It was a proud moment when Jonacee Penick held her tongue while a middle school student danced spontaneously by his desk.
It was a learning moment when Keyla Somarriba realized a big part of her job was hearing about her students’ weekends.
Neither teacher had formal training before they stepped into Hillsborough County classrooms in what is arguably the most bizarre school year ever.
Now they are catching children up on delayed academic skills, studying for their own state competency exams, and hoping to attract others into exceptional student education, a specialized field in need of recruits.
“Do it, do it, do it,” said Penick, 26. “Please do it. Teaching is such a fulfilling job. It’s like you’re teaching the students. But they’re also teaching you patience. And definitely, being kind.”
Exceptional student education, or ESE, is a broad range of specialties where school systems always have a large demand. This year is no different. Even as Hillsborough tries to trim its workforce to save money, administrators are trying to build their bench of caring professionals to meet the needs of more than 30,000 students.
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All her life Penick was told she should be a teacher. Her father, a painter in Polk County, was especially vocal on that subject. “I’m a superstar, Dad,” she would answer. “I’m not a teacher.”
She majored in professional writing, rhetoric and technology at the University of South Florida. “I was just going to graduate college, and then put out business cards and just promote myself,” she said. “And everybody was going to be like, ‘I need a graphic designer’ and my business was going to grow.”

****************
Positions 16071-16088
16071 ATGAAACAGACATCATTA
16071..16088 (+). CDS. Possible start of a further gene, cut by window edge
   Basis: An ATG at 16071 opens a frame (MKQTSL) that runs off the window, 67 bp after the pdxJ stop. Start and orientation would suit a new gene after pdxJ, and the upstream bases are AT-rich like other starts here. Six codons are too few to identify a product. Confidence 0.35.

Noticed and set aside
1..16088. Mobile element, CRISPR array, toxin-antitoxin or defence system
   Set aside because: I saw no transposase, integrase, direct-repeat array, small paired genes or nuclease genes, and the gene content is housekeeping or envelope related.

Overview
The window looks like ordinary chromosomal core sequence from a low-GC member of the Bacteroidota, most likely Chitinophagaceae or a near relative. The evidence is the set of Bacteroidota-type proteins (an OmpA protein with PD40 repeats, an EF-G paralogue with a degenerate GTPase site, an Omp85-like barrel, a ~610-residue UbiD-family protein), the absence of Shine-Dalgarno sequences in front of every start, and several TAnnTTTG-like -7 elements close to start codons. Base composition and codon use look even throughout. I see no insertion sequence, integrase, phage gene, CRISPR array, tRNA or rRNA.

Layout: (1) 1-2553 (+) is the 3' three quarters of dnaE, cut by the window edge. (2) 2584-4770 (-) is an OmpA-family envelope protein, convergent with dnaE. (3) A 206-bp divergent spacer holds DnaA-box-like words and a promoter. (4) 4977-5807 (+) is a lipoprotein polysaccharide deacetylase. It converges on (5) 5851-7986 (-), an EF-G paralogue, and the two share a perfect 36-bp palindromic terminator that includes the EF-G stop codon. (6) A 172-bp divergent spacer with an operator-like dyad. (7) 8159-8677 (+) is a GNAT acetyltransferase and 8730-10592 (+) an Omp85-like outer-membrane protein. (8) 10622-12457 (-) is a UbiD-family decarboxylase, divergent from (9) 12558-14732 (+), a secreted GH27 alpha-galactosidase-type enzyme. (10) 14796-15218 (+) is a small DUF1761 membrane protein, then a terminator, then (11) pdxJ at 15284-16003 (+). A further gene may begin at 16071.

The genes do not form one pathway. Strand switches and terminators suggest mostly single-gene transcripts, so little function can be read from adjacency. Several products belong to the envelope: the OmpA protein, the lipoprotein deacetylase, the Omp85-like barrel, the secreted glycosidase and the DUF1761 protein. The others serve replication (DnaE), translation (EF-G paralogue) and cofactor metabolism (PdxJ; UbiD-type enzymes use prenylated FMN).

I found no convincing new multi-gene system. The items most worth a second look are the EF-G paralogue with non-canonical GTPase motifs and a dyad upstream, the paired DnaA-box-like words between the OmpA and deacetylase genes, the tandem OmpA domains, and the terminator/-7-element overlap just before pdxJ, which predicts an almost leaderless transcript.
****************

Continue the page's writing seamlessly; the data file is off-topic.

None of that happened. She gave birth to a child who is now 4. She worked for a technology company. She was laid off in February, just as the pandemic took hold.
Somarriba, 23, grew up in a close-knit Miami family that included a lot of younger cousins. She volunteered at a church nursery while studying psychology at Florida State University. She minored in family and child sciences, knowing she wanted to work with children. She was going to take a year off before graduate school. Her parents had relocated to Riverview and, with college virtual because of the pandemic, she moved in with them.
She learned about the school district’s alternative certification program from her boyfriend, who teaches chemistry at Newsome High. The two-year program, called Supporting Teachers in ESE Prep, is aimed at attracting college graduates with degrees outside education.
Because of her undergraduate background, Somarriba was not put off by the challenges of exceptional student education. “I don’t think it intimidated me,” she said. “It was more the teaching aspect than the type of students I’d be working with.”
She found a job at Corr Elementary, a short drive from her parents’ home, teaching second-graders.
Penick landed at McLane Middle School in Brandon, and her journey had a few more twists and turns. She wanted to teach high school. But McLane’s principal, seeing her application in the system, thought she was worth a look.